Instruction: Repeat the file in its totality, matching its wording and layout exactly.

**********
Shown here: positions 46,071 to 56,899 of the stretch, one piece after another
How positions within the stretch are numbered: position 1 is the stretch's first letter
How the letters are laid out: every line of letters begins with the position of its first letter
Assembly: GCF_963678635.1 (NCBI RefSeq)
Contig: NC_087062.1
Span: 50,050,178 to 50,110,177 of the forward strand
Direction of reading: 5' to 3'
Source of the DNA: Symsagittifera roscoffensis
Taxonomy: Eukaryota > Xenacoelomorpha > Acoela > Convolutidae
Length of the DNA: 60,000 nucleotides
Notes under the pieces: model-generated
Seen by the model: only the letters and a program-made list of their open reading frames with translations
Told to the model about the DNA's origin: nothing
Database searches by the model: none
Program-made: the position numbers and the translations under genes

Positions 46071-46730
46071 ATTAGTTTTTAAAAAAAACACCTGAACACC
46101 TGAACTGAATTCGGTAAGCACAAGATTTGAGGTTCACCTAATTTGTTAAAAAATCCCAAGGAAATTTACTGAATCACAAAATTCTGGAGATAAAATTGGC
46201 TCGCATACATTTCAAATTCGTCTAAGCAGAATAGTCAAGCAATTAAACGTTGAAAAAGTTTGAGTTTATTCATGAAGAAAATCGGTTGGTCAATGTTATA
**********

Shown here: positions 46,071 to 56,899 of the stretch, one piece after another
How positions within the stretch are numbered: position 1 is the stretch's first letter
How the letters are laid out: every line of letters begins with the position of its first letter
Assembly: GCF_963678635.1 (NCBI RefSeq)
Contig: NC_087062.1
Span: 50,050,178 to 50,110,177 of the forward strand
Direction of reading: 5' to 3'
Source of the DNA: Symsagittifera roscoffensis
Taxonomy: Eukaryota > Xenacoelomorpha > Acoela > Convolutidae
Length of the DNA: 60,000 nucleotides
Notes under the pieces: model-generated
Seen by the model: only the letters and a program-made list of their open reading frames with translations
Told to the model about the DNA's origin: nothing
Database searches by the model: none
Program-made: the position numbers and the translations under genes

Positions 46071-46730
46071 ATTAGTTTTTAAAAAAAACACCTGAACACC
46101 TGAACTGAATTCGGTAAGCACAAGATTTGAGGTTCACCTAATTTGTTAAAAAATCCCAAGGAAATTTACTGAATCACAAAATTCTGGAGATAAAATTGGC
46201 TCGCATACATTTCAAATTCGTCTAAGCAGAATAGTCAAGCAATTAAACGTTGAAAAAGTTTGAGTTTATTCATGAAGAAAATCGGTTGGTCAATGTTATA